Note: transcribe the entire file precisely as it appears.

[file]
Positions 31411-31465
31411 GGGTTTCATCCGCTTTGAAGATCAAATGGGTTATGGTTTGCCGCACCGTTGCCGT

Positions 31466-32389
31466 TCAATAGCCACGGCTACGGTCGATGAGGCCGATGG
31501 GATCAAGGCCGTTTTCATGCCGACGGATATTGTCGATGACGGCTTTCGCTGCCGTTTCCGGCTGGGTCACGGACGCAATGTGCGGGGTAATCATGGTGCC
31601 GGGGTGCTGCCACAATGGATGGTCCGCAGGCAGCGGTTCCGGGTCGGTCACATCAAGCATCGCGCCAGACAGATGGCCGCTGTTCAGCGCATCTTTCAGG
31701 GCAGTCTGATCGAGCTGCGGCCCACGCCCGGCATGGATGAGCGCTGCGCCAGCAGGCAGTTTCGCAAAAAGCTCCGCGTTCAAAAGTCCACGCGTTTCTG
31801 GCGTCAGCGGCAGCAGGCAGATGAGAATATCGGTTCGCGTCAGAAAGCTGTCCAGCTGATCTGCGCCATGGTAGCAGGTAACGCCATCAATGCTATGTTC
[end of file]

Positions 31411-31465
31411 GGGTTTCATCCGCTTTGAAGATCAAATGGGTTATGGTTTGCCGCACCGTTGCCGT

Positions 31466-32389
31466 TCAATAGCCACGGCTACGGTCGATGAGGCCGATGG
31501 GATCAAGGCCGTTTTCATGCCGACGGATATTGTCGATGACGGCTTTCGCTGCCGTTTCCGGCTGGGTCACGGACGCAATGTGCGGGGTAATCATGGTGCC
31601 GGGGTGCTGCCACAATGGATGGTCCGCAGGCAGCGGTTCCGGGTCGGTCACATCAAGCATCGCGCCAGACAGATGGCCGCTGTTCAGCGCATCTTTCAGG
31701 GCAGTCTGATCGAGCTGCGGCCCACGCCCGGCATGGATGAGCGCTGCGCCAGCAGGCAGTTTCGCAAAAAGCTCCGCGTTCAAAAGTCCACGCGTTTCTG
31801 GCGTCAGCGGCAGCAGGCAGATGAGAATATCGGTTCGCGTCAGAAAGCTGTCCAGCTGATCTGCGCCATGGTAGCAGGTAACGCCATCAATGCTATGTTC